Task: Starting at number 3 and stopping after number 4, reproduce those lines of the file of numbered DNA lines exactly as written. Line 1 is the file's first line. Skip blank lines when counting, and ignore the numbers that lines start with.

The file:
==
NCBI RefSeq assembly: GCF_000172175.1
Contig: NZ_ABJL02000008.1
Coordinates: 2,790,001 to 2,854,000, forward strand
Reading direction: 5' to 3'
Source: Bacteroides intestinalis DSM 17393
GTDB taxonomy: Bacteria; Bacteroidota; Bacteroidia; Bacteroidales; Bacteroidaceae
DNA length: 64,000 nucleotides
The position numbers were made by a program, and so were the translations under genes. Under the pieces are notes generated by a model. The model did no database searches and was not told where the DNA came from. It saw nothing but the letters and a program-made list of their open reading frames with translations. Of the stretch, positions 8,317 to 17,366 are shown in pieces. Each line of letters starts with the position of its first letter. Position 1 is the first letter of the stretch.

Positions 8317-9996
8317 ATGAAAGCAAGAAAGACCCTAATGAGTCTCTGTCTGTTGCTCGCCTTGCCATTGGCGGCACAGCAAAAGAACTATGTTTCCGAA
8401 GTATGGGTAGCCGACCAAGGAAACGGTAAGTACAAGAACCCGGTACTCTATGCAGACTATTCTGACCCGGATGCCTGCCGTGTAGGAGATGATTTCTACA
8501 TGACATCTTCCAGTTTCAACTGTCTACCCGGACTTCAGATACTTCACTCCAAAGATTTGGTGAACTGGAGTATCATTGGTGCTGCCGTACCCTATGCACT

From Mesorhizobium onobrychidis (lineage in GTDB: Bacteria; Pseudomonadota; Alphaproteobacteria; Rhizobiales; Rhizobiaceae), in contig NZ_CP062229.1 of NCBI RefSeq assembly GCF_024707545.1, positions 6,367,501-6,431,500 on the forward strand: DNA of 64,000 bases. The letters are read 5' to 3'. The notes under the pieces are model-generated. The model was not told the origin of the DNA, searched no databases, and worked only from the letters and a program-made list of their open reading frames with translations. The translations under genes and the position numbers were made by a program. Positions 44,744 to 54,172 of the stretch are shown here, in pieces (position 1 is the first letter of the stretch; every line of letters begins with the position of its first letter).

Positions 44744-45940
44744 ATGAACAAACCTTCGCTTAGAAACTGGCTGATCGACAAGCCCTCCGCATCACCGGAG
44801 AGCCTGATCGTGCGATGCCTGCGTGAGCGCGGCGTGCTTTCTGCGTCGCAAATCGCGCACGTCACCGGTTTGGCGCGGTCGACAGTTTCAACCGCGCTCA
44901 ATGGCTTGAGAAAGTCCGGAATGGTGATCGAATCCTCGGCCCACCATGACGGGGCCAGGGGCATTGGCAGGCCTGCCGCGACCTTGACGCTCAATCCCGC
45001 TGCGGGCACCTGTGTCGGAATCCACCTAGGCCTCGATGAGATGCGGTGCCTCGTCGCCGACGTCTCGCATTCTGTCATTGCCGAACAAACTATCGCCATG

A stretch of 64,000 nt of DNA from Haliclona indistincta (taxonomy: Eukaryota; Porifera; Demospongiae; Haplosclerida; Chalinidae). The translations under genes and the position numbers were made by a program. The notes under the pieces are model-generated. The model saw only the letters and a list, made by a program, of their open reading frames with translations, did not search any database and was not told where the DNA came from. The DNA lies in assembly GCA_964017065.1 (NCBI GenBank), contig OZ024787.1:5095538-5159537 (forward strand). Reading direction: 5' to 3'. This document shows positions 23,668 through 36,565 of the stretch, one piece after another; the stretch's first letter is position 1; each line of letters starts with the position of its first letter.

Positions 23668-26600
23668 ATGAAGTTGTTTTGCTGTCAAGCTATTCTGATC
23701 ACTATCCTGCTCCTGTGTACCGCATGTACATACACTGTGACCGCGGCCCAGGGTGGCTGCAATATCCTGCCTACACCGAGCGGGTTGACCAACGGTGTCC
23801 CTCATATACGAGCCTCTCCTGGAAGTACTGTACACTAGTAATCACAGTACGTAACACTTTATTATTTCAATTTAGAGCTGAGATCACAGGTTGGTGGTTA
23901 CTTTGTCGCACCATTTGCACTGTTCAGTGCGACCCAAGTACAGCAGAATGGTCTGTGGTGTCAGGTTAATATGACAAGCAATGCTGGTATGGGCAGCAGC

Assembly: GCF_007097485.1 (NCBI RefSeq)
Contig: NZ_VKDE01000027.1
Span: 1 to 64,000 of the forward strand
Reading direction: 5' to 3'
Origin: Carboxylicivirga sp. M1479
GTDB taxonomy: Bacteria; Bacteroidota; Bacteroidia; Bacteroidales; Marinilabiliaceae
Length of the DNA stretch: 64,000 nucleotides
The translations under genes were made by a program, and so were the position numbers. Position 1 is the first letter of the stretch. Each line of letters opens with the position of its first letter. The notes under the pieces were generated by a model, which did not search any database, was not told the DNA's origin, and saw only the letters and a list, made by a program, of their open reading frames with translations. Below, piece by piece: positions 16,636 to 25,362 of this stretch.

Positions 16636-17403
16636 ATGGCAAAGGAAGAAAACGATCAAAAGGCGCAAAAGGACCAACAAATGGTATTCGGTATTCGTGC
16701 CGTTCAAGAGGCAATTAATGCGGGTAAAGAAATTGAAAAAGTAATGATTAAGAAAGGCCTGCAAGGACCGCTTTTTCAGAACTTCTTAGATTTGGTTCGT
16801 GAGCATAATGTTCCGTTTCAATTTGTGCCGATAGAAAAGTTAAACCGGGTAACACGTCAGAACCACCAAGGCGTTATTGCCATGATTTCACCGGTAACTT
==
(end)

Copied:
Coordinates: 2,790,001 to 2,854,000, forward strand
Reading direction: 5' to 3'